Simulated anthropogenic CO2 uptake and acidification of the Mediterranean Sea

Constraints on the Mediterranean Sea’s uptake of anthropogenic CO2 are limited, coming only from data-based approaches that disagree by more than a factor of two. Here we simulate this marginal sea’s anthropogenic carbon uptake by applying a perturbation approach in a high-resolution regional model. Our model simulates that between 1800 and 2001, basin-wide CO2 uptake by the Mediterranean Sea has increased by 1.0 Pg C, a lower limit based on the corresponding model evaluation with CFC-12, indicating inadequate simulated deep-water ventilation. Furthermore, by testing a data-based approach (Transit Time Distribution) in our model, comparing simulated anthropogenic CO2 to values computed from simulated CFC-12 and physical variables, we conclude that the associated basin-wide uptake of 1.7 Pg, published previously, must be an upper bound. Out of the total simulated uptake of 1.0 Pg C, 75% comes from air–sea exchange into the Mediterranean Sea and 25% comes from net transport from the Atlantic across the Strait of Gibraltar. Sensitivity tests indicate that the Mediterranean Sea’s higher total alkalinity, relative to the global-ocean mean, enhances the Mediterranean’s total inventory of anthropogenic carbon by 10%. Yet the corresponding average anthropogenic change in surface pH does not differ significantly from the global-ocean average, despite higher total alkalinity. In Mediterranean deep waters, the pH change is estimated to be between −0.005 and −0.06 pH units.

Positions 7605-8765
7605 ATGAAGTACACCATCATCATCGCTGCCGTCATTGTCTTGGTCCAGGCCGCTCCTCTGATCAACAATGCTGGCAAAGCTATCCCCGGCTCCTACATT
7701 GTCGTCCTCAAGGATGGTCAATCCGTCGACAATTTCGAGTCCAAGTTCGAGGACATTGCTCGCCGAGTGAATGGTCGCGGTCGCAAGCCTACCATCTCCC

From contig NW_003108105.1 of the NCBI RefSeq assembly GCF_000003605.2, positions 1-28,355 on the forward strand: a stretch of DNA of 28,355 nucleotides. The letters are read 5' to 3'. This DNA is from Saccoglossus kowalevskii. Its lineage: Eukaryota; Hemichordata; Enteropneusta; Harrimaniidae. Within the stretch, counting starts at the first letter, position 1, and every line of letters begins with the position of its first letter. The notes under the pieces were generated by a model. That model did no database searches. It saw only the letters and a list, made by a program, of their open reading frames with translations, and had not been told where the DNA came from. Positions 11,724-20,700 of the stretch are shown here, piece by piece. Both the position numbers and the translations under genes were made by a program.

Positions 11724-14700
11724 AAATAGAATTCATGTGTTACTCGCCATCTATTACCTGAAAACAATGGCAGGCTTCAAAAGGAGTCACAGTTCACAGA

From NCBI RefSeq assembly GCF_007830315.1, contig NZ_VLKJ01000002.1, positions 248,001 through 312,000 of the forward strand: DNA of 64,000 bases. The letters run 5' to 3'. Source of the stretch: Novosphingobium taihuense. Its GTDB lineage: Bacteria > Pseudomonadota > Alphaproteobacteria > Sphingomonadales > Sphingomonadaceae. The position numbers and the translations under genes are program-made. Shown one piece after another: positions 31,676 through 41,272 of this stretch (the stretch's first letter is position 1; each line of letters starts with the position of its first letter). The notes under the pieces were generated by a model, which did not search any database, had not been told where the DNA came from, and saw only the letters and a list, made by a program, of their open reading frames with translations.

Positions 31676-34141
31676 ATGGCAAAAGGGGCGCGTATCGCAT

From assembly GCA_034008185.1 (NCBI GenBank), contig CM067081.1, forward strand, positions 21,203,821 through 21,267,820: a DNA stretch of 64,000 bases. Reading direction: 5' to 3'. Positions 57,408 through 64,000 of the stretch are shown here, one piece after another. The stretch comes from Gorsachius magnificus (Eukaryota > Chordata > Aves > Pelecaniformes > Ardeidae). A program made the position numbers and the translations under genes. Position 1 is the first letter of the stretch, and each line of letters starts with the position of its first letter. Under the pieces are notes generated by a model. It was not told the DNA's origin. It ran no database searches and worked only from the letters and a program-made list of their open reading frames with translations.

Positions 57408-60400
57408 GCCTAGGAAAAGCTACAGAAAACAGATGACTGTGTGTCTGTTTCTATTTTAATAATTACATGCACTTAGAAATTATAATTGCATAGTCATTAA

Palmiéri J., Orr J. C., Dutay J.-C., Béranger K., Schneider A., Beuvier J. & Somot S., 2014. Simulated anthropogenic CO2 uptake and acidification of the Mediterranean Sea. Biogeosciences Discussions 11:6461-6517. Article.

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